Bookend Love

Gazing, no doubt contentedly, from high atop a bookcase, a small raven in ceramic form presides over the comings and goings in Robin and Jamie Agnew’s bookstore in downtown Ann Arbor, Michigan.

For their part, Robin ‘82 and Jamie ‘80 welcomed its arrival at their store, Aunt Agatha’s Mystery, Detection, and True Crime Books.

The Mystery Writers of America presented the statuette to the Agnews during a May 1 awards gala in New York City, where they received the organization’s Raven Award, which recognizes outstanding achievement in the mystery field outside the realm of creative writing.

In addition to offering a plethora of new and used books, the Agnews have helped establish an Ann Arbor book festival and have avidly championed both established and new authors. Calling their store “beloved,” the mystery-writers association said Aunt Agatha’s is “a must-stop destination for author tours in the Midwest.”

For the Agnews, some of the seeds for their success were planted at Kenyon. “It was my secret vice at Kenyon, going to the library and checking out (mystery writer) Ngaio Marsh, Agatha Christie books. I discovered Ngaio Marsh at Kenyon; I had already read all of Agatha Christie by the end of middle school,” Robin said. “I had a professor, Jackie Robbins (now Kenyon’s director of Advancement Information Services), in a social-history class. She told me about Dorothy L. Sayers, quite a literary mystery writer.”

Jamie had a literary bent, too; he served as a co-editor of Hika. He later earned a master’s degree in English literature. Robin was born on Michigan’s Mackinac Island, where three generations of her family, the Mussers, have operated the landmark Grand Hotel. Her sister, Margaret (Mimi) Musser Cunningham ‘82, and their brother currently manage the resort. Jamie, of Pittsburgh, met Robin during his senior year in Gambier.

“We had mutual friends and we were at the dining hall and I told a stupid joke and only one person laughed. I looked and it was Robin; that’s as good a basis for marriage as you’re going to find,” Jamie said. They married in 1982, although opening a bookstore wasn’t part of their life plan.

Some years later, though, Jamie was working at a large bookstore and Robin continued to enjoy reading mysteries. Bookstore. Mysteries. A plot was hatched. In 1992, they opened Aunt Agatha’s, named after their beloved mystery-writer. Jim Huang, who operated at Kalamazoo, Michigan, mystery bookstore, advised them and became a friend. Huang now manages the Kenyon College Bookstore.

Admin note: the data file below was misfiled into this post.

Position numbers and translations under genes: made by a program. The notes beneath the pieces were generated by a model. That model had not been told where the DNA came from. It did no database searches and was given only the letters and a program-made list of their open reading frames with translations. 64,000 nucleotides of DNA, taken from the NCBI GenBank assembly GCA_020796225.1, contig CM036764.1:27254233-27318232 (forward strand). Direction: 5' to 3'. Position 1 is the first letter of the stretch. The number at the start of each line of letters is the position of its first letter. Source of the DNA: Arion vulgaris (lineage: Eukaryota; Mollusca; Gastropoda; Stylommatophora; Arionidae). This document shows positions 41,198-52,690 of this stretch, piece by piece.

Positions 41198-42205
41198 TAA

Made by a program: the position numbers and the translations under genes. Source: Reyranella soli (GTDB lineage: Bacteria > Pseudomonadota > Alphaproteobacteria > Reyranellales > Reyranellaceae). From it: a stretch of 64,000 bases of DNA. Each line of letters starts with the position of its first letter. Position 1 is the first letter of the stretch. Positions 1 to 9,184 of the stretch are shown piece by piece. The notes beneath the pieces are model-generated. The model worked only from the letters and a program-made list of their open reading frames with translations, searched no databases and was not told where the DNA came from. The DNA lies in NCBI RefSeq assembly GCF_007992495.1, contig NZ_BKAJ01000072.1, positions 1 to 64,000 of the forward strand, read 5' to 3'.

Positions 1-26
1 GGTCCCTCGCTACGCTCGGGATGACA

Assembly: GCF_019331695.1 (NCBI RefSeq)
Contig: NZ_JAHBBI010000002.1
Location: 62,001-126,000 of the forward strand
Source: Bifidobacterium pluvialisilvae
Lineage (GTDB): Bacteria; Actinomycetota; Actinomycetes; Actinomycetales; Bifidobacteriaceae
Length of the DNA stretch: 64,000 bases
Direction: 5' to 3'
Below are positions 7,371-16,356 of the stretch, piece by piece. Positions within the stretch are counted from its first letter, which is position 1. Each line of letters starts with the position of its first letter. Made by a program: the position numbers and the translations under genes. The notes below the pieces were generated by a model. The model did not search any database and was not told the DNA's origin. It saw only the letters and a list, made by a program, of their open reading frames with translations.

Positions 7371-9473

At the time, the Agnews’ plan seemed sound. “When we started, the economy was going pretty good and people were buying a lot of books,” Robin said. “The common notion was that no mystery bookstore had gone out of business,” she said, quickly adding, “But that has changed.” In recent years, large bookstore chains as well as some independent stores have fallen on hard times. Aunt Agatha’s has prospered because it has a firm grip on the literary genres it offers and because of the enthusiasm of its proprietors. “The giant stores were like the dinosaurs, but we’re smaller, faster-moving mammals and are surviving,” Jamie said.

Walls of the 1,000-square-foot store are lined with fourteen-foot tall bookcases; the store offers about 28,000 new and used volumes from domestic and foreign authors of mysteries, true-crime stories, espionage sagas, and the like. “I buy almost all of the books and put them on the shelf,” said Jamie, so he knows where everything is when curious customers arrive.

Robin serves as president of the Kerrytown BookFest, held annually in September in Ann Arbor. Meanwhile, the store averages one book signing a month. “A lot of people we’ve had for their first signings are now New York Times bestsellers,” Jamie said. Their “Mystery Author Night” in 2009 featured Loren Estleman, Peter Leonard, and his father, Elmore Leonard. The store celebrated its twentieth anniversary by hosting about fourteen authors for signings.

Customers come from northern Ohio and across Michigan. Visiting faculty and international visitors to the University of Michigan shop in the store. Although Aunt Agatha’s has a website, online sales are not a major part of their business, the Agnews said. Large web-based retailers make for tough competition, though.

The couple seem up to the challenges. A liberal-arts institution such as Kenyon “teaches you how to think, how to do anything, how to problem-solve,” Jamie said. Plus, smaller, more personal stores such as theirs seem to be the new paradigm, he said. “We feel like it’s a resurgence, people want to go somewhere and talk about books. Our book club is prospering,” Robin added.

Walk into the store and there’s a good chance one of the Agnews will greet you. Jazz by the likes of Duke Ellington or Artie Shaw or Louie Armstrong or Benny Goodman might be playing; no hackneyed background music in this store.

And the small raven, which overlooks Aunt Agatha’s cozy lobby and gathering space, will sit silently, never speaking. After all, this is a place where the books do all the talking.

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